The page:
How about the war scenario?

China will not waste resources in fighting a war. From time to time, China just wants to remind the world that it will not take this matter for granted, but at the same time it will never do anything that would lead to war in the East and South China Seas. ASEAN leaders are not afraid of what China is going to do on maritime disputes.

Some experts claim that China is already the world largest economy, while others sustain that it is not yet there, but will become one by 2050…

It will lead in terms of absolute GDP, but its per capita income would be very low in comparison to the US or to other countries like Singapore.

The Yuan is now the world’s fifth payments currency. Do you think it will gain more and more importance in terms of international transactions? 

It will be more accepted. In fact the Southeast Asian countries want to accept more of this currency because we no longer want the US dollar monopoly. Definitely it will reach more and more parity with the US dollar.

What is the importance of the Asian Infrastructure Investment Bank (AIIB) led by China?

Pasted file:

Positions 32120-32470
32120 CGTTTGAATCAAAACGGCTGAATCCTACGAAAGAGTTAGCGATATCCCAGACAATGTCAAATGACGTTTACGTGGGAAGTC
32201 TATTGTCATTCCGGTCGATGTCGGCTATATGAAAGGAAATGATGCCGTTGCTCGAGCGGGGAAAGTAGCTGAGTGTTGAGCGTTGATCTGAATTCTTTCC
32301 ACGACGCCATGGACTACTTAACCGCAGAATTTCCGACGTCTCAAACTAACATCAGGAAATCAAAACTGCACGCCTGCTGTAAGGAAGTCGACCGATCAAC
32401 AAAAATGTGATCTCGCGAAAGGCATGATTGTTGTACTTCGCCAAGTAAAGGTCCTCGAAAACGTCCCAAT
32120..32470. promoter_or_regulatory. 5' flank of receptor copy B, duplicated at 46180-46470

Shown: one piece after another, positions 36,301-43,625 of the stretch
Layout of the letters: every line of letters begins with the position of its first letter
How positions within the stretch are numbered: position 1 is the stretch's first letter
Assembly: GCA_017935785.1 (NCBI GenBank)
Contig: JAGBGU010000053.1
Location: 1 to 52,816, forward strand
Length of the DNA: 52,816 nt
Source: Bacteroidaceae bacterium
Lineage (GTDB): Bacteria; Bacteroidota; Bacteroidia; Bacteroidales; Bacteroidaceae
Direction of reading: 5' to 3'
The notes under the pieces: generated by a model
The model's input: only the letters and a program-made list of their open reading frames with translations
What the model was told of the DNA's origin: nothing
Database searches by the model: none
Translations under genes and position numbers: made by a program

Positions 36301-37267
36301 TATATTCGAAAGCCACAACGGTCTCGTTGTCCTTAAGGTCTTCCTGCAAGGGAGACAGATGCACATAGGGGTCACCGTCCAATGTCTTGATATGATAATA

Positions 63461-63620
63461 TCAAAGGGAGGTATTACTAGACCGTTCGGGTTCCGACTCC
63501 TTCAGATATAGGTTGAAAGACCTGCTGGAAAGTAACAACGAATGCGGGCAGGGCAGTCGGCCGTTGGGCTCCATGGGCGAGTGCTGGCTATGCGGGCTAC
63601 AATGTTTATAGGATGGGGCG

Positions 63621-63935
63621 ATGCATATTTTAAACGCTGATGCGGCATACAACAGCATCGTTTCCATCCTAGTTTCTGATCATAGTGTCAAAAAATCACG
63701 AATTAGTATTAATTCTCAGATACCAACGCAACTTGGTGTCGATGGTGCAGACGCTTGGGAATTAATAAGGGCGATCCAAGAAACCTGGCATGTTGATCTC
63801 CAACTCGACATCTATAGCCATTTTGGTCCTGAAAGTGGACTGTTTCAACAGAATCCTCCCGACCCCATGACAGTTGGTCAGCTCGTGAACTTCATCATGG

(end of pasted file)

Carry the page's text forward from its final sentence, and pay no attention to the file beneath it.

Infrastructures, infrastructures, infrastructures, because ADB (Asian Development Bank), with great Japanese influence, is quite the same.

Do you see AIIB as a counter power to the International Monetary Fund and to the World Bank?

To the World Bank it is definitely. That’s why the Americans are very nervous. Most of us now disregard the American interests. We are very much interested in the Chinese investment on our infrastructures because that’s the greatest lead in Southeast Asia. We also want the balance of power to not be completely in the hands of the Americans.

Aren’t the Americans the good guys?

They are not necessarily good. They do so many stupid things that they are trying to push, such as abortion, same-sex marriage and so on. I am afraid that if a person like Hillary Clinton becomes President of the United States it will become worse.

Is Catholicism losing ground to capitalism?

I don’t think so. In the Philippines we obviously fight tooth and nail against any wrong interpretation of capitalism. Of course, unfortunately some European countries like Spain, Italy and Portugal [have fallen into] secularism and relativism. That’s to be blamed.

The Filipino migrant workers play a great role in your country’s economy….